SEATTLE (AP) — In the floorboards below the bathroom sink, $20,000. In the insulation behind a water heater, $100,000. In a hole below the dishwasher, $200,000.
And in the drywall behind a toilet paper roll, plastic bottles filled with gold coins.
There was so much cash — $1.1 million — concealed at the headquarters of what prosecutors describe as one of the state’s most significant illegal drug operations that it took four searches over a span of several weeks for agents to find it all. There were more than two dozen guns, homemade silencers and thousands of rounds of ammunition in a secret room.
Three years later, the conspiracy’s leader, Bradley Woolard, 42, of Arlington, was sentenced Tuesday to 20 years in prison — one of the longest federal drug sentences ever handed out in Western Washington. Authorities said he and his right-hand man, Anthony Pelayo, ordered enough supplies to make around 2.5 million fentanyl-laced pills before they got caught — an amount so vast that their guideline sentencing ranges called for about three decades to life in prison.
“It’s a lot of money. It’s a lot of drugs. It’s a tragedy,” U.S. District Judge Coughenour said. He told prosecutors he was surprised they didn’t ask for more than 20 years for Woolard.
The pair ran a backyard pill-pressing operation with fentanyl powder they ordered from China beginning in 2015 — just as the synthetic opioid was taking hold as a cheaper, more powerful and more deadly alternative to heroin. They obtained stamps that could mark their product “M30” — making the small, blue pills appear to be pharmacy-grade oxycodone, not fentanyl.
Their case offers a look at how the production of counterfeit pills laced with fentanyl or related drugs became a cottage industry across the country in those years. They enlisted a number of other people to receive shipments of fentanyl powder they ordered on the “dark web” using bitcoin or wire transfers; investigators initially didn’t know if the different shipments were part of the same conspiracy. Some of the shipments were labeled “lab supplies.”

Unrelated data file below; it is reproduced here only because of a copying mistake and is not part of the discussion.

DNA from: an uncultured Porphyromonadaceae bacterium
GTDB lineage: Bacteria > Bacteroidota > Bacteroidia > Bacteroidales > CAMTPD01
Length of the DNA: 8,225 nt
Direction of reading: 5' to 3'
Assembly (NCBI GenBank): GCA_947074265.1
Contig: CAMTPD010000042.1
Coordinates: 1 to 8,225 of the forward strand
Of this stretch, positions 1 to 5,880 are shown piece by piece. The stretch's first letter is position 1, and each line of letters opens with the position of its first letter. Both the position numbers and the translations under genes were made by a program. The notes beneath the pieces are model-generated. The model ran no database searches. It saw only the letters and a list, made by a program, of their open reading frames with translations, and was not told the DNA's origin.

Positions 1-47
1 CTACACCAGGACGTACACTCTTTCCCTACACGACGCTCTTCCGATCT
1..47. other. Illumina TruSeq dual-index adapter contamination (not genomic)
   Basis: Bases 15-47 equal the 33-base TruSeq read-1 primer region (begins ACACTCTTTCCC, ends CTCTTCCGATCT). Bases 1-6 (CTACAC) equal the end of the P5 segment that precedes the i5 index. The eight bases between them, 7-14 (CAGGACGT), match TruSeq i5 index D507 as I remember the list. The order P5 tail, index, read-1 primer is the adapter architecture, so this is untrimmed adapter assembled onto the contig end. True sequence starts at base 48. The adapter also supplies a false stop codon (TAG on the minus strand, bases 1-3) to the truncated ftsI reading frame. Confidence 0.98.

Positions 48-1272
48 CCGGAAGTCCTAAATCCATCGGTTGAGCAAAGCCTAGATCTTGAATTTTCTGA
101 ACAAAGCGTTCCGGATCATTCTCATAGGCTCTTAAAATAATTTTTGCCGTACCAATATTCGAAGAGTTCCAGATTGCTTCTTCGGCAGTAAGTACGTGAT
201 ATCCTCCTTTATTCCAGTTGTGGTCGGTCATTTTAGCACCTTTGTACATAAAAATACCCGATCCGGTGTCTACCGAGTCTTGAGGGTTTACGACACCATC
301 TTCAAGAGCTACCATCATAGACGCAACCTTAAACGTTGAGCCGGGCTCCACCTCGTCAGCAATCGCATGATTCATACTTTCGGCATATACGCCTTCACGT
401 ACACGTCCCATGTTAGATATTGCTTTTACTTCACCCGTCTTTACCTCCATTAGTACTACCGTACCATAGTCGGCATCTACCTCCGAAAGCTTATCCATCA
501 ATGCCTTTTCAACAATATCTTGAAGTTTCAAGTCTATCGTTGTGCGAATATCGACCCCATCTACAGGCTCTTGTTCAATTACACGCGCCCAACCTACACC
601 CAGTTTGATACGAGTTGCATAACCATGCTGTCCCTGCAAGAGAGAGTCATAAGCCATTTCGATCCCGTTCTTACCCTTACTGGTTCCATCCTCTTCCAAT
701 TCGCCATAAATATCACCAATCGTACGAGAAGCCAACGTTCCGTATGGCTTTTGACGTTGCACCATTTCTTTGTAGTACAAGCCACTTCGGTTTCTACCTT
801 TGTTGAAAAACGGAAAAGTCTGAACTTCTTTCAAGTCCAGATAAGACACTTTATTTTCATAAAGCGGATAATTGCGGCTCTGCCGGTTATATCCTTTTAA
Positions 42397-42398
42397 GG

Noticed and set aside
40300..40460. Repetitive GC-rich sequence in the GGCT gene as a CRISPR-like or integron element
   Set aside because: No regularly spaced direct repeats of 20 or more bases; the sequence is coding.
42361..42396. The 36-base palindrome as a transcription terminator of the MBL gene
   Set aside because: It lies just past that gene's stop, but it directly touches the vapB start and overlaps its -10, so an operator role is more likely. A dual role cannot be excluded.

They also bought pill presses and learned how to run them, first in a workshop at Woolard’s home in Arlington and later at Pelayo’s property nearby.
“The presses used by Mr. Woolard and Mr. Pelayo were capable of pressing thousands of pills an hour, and Mr. Woolard and Mr. Pelayo pressed so many pills over the course of the conspiracy that they wore out multiple presses,” assistant U.S. attorneys Karyn S. Johnson and Mike Lang wrote in a sentencing memo.
Because the pair were manufacturers and wholesalers, agents were unable to link any overdoses to their operation.
But deaths from synthetic opioid overdoses soared in Snohomish County while the conspiracy was active — from eight in 2015, to 13 in 2016, to 26 in 2017 and 58 in 2018, according to data from the Addictions, Drug and Alcohol Institute at the University of Washington.
The number of people overdosing on fentanyl has only skyrocketed since then, in Snohomish County, Washington state and across the country, with massive amounts of the drug being smuggled in from Mexico in recent years, federal authorities say. Overdose deaths have soared to about 100,000 per year nationally.
Lang told the judge Tuesday that he looked for people ravaged by the pills Woolard sold, some of whom likely did not even realize they were taking fentanyl.
“It’s hard to find them,” he said. “They don’t show up in the courtroom. But they have a voice. There is suffering out there.”
A jury convicted Woolard and Pelayo of drug, gun and money laundering charges in August after a two-week trial. A top distributor, Jerome Isham, was also convicted of drug and gun charges. Eight other people were also charged in the case, with several, including Woolard’s estranged wife, receiving lighter sentences after cooperating with investigators.
The U.S. Attorney’s Office sought 25 years for Pelayo, 35, of Marysville, who was convicted of an additional gun charge, before Coughenour sentenced him to 15 years last week. Isham got 10 years.
Woolard and Pelayo both have young children. Neither had significant criminal records or had ever been convicted of using violence, though prosecutors said Woolard threatened to kill a cooperating witness.
“They make me sound like Pablo Escobar of Marysville, which is not true,” Pelayo told the judge at his sentencing.
While Pelayo indicated in text messages to others that he wouldn’t take the pills he helped make because they were too dangerous, Woolard had a long-running pill addiction that began after he broke his ankle in 2001. His habit ran about $1,000 a day by the time he was arrested, he wrote in a letter to the judge.
Woolard spent some of the proceeds of the conspiracy attending spa-like drug treatment resorts in Costa Rica and Mexico at a cost of $30,000 to $50,000 per month.
His attorney, Peter Camiel, told Coughenour that Woolard would likely be dead if he hadn’t been arrested.
When they were sentenced, both Woolard and Pelayo apologized to their families
“I’ve really seen the damage drugs have caused,” Woolard said, weeping. “They destroy lives. I’ve experienced that. I’m experiencing it now.”